While it is certainly in a much better place than it was a year ago (which is hardly a ringing accomplishment), the New York Jets' quarterback situation is one of the more tricky situations in the NFL to solve.
They do have a young quarterback in Geno Smith, who has flashed the potential to be a franchise player, but the maddening inconsistency he displayed throughout his rookie season will force the Jets to again look to improve the position, as opposed to throwing their unwavering support behind him—as they once did with Mark Sanchez.
The fact that the Jets are starting to learn from their former mistakes is a good sign, but it does not make their task of finding a second quarterback who can solve all of the team's problems at the position any easier.
The free-agent class of quarterbacks is rather thin this year, Michael Vick becomes free to sign with any team as a free agent, the Jets should not hesitate to bring him on board as soon as possible.
Obviously, bringing in Vick will hardly go under the radar. Given his checkered past and inconsistent play over the past few seasons, acquiring the veteran QB will be yet another polarizing decision made for a position that, to the Jets, is alien to consistency and serenity.
Given the fact that the Jets are finally starting to remove the "circus" label from their name, bringing in Vick might be seen, at least initially, as a sign of regression, the kind of misstep that defined the Jets' decline in the Mike Tannenbaum era. However, taking a closer look at what Vick brings to the table as a player and a person, the move makes too much sense not to happen.
In the spring of 2010, the Jets were on the heels of a appearance in the AFC Championship Game. Their young quarterback, Mark Sanchez, was undoubtedly going to develop into the next Joe Namath (or so the fanbase thought)—all that was required was an experienced backup who could guide Sanchez through the murky waters of being an NFL quarterback.
How well this person could actually play the position was hardly relevant.
The Jets chose Mark Brunell to fill this role, which he did rather well. He did mentor Sanchez, who made noticeable improvements in his sophomore campaign. However, the Jets' new franchise player became too comfortable with the fact that he had virtually unlimited job security, as the aging, noodle-armed Brunell was never going to threaten Sanchez for the starting job.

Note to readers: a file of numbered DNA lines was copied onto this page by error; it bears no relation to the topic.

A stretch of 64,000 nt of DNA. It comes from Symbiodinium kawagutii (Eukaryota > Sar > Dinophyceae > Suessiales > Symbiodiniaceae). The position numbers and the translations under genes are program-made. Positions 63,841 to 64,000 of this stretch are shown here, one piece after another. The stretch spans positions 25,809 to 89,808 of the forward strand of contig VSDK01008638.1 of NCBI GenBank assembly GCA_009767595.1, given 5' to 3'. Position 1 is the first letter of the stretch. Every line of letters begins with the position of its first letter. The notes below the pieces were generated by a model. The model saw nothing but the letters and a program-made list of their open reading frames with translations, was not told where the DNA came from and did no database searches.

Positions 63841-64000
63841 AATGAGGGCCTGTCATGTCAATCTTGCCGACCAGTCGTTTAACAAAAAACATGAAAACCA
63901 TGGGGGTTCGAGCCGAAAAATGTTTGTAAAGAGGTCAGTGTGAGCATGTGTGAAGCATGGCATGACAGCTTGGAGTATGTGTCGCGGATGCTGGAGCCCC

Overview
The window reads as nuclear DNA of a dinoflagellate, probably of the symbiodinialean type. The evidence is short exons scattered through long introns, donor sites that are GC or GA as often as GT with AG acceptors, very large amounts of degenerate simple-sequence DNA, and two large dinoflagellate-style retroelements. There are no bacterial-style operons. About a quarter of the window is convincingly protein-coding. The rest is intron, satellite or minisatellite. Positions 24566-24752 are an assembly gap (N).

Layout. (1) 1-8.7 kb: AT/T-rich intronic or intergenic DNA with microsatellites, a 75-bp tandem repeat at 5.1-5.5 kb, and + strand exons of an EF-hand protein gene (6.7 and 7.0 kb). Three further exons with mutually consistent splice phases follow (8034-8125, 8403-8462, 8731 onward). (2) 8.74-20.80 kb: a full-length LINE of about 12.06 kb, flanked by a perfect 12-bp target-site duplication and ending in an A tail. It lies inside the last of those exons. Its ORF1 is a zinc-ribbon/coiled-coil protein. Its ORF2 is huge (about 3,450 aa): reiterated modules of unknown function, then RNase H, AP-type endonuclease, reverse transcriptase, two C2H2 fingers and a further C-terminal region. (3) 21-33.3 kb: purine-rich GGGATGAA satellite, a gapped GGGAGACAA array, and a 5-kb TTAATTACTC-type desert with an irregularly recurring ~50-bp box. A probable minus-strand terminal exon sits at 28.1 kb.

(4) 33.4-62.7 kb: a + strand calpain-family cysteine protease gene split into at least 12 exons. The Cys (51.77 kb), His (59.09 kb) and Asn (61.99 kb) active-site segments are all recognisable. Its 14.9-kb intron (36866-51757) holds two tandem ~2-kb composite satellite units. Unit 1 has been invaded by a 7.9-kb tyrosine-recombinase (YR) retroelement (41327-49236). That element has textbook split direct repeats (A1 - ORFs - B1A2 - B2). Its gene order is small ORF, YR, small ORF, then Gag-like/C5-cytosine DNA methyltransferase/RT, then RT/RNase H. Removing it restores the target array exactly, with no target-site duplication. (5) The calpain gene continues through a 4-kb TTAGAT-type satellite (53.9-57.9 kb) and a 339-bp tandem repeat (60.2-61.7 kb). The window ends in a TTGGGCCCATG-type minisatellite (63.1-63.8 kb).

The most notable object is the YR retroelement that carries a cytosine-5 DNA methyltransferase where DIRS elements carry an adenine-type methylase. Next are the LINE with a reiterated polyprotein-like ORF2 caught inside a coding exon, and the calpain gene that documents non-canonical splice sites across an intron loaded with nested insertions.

As a result, their once-promising quarterback found himself fighting a reputation of being "lazy" and coddled.
Two years later, the Jets drafted his replacement.
There were a lot of mistakes that were made by all parties involved that resulted in the current low point that is Sanchez's career, but their inability to give him real, authentic competition at any point in his career (prior to 2013) was a major factor in his decline.
The Jets need to learn from their past mistakes and stay away from giving Geno Smith fixed competition designed to preserve the starting role for a handpicked player. Smith needs to be challenged every step of the way. He may not be comfortable, but he will be a better player for it.
Michael Vick is no spring chicken—at the age of 33, he is clearly on the downward arc of his career (although his time away from football may have bought him a few years). He still has a ton of arm strength, and when healthy, he can run with the fastest players in the NFL.
Vick also brings an added bonus because of his relationship with Jets offensive coordinator Marty Mornhinweg, who was the quarterback's OC in Philadelphia. Under Mornhinweg, Vick revived his career and the coach's presence on the Jets' stave would help Vick make a seamless transition to a new team.
It is easy to forget that it was Vick, not Nick Foles, who won the starting job outright in training camp last season with an interception-free preseason.
|Michael Vick With and Without Marty Mornhinweg (with Eagles)|
For Vick, being healthy is the hardest part. He has not played a full 16-game season since 2006 when he was playing with the Atlanta Falcons. This year, his concussions allowed Nick Foles to permanently seize the starting job.
In the dirty quarterback market, there is no flawless player available. After all, if Vick was a healthy and effective player, he would still be the Eagles' starting quarterback.
What if Vick Wins?